''There is need for better and more effective coordination amongst various central ministries / institutions regarding integration of environmental concerns at the inception / planning stage of a project,'' the survey says, adding that rapid economic growth in recent years has put enormous pressure on existing infrastructure, particularly in transport, energy and communications.

It observes unless it is significantly improved, infrastructure will continue to be a bottleneck for growth and an obstacle to poverty reduction.

Giving details of financing infrastructure, the survey states that the latest available data on gross deployment of bank credit to major infrastructure sectors shows that the rate of growth of bank credit moderated from an average of 44.8 per cent in 2011-12 to 17.7 per cent in 2013-14.

The power sector had an over 50 per cent share in total credit flow to infrastructure. Both in terms of share in total credit to infrastructure and rate of growth, the telecom sector witnessed consecutive decline in the last three years. The government has put in place a liberal FDI policy, under which FDI up to 100 per cent is permitted under the automatic route in most sectors / activities. As a result, total FDI inflows into major infrastructure sectors registered a growth of 22.8 per cent in 2013-14 as compared to the contraction of 60.9 per cent during 2012-13, the survey adds.

From the infrastructure development perspective, the survey states that while important issues like delays in regulatory approvals, problems in land acquisition and rehabilitation, environmental clearances, etc, need immediate attention, time overruns in the implementation of projects continue to be one of the main reasons for underachievement in many of the infrastructure sectors.

In order to accelerate coal production in the short term, the survey suggests the need to focus on building critical feeder railway routes for coal for evacuation and movement of coal. Clearing pending environment and forest clearances and rehabilitation issues that have stalled coal production by private captive blocks and Coal India Limited (CIL) subsidiaries also need to be accorded top priority.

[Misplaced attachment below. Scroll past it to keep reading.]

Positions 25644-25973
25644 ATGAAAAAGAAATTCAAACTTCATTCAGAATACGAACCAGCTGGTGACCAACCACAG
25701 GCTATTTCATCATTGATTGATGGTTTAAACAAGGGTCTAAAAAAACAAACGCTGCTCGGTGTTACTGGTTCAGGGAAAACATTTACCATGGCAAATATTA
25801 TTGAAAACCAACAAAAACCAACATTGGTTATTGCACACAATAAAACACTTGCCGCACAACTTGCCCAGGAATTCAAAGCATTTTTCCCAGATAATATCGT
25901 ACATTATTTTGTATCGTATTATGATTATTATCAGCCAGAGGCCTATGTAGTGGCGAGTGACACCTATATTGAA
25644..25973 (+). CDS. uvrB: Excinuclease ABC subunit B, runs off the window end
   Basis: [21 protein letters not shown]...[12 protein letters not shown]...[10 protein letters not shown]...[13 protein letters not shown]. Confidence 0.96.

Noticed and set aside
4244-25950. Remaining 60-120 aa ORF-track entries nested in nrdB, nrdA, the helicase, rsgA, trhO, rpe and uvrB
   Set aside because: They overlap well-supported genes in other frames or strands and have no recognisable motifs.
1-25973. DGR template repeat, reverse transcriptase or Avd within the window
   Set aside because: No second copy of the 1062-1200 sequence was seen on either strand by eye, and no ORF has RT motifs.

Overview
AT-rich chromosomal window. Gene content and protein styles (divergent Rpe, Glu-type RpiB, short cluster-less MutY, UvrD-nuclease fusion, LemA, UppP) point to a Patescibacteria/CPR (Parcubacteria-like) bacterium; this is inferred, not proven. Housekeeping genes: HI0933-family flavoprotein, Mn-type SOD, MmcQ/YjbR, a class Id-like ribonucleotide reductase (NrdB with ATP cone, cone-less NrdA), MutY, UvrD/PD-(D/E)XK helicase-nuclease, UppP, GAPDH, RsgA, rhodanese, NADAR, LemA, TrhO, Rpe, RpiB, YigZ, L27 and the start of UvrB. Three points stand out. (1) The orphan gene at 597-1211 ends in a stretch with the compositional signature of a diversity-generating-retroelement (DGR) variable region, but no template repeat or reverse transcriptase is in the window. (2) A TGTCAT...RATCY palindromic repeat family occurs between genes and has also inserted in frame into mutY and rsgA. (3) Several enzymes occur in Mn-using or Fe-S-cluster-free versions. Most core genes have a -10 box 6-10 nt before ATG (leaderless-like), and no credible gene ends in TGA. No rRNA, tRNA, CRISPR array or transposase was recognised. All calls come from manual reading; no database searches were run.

The CIL encompasses the whole gamut of identification of coal reserves and detailed exploration followed by design and implementation and optimizing operations for coal extraction in its mines. The process of restructuring CIL needs to be pushed through swiftly to boost coal production, the survey adds.

The issue of long-term finance for infrastructure projects, the survey says, needed to be addressed in the context of the limitation of banks to finance such projects. Infrastructure projects, given their long pay-back period, require long-term financing in order to be sustainable and cost effective. A robust and transparent issuance and trading process, uniform stamp duty across states and a well-devised credit enhancement mechanism are some of the issues which need immediate attention for development of the fixed instrument market in India, the Survey adds.

Service sector posts 9% CAGR
India has the second fastest growing services sector with a compound annual growth rate of 9.0 per cent during 2001 to 2012. India also ranked 12th in terms of service sector GDP in 2012 among the world's top 15 countries. While the share of service sector was 65.9 per cent in world GDP and 44 per cent in global employment in 2012, in India, they were 56.9 per cent and 28.1 per cent, respectively.

Services had a 57 per cent share in GDP at factor cost (at current prices) in 2013-14, an increase of 6 percentage points over 2000-01. Despite deceleration, services GDP growth at 6.8 per cent was above the 4.7 per cent overall GDP in 2013-14. The growth rate of the combined category of trade, hotels, restaurants, transport, storage, and communications decelerated to 3.0 per cent while financing, insurance, real estate, and business services grew robustly at 12.9 per cent.

In 2013-14, FDI inflows to the services sector (top five sectors, including construction, declined sharply by 37.6 per cent to $6.4 billion compared to an overall growth in FDI inflows at 6.1 per cent, resulting in the share of the top five services in total FDI falling to nearly one-sixth.

The increase in India's share in world services exports from 0.6 per cent in 1990 to 3.3 per cent in 2013 was faster than the growth in merchandise exports. Exports of software services, accounting for 46 per cent of India's total services exports, decelerated to 5.4 per cent in 2013-14, travel, accounting for a nearly 12 per cent share, witnessed negative growth of 0.4 per cent.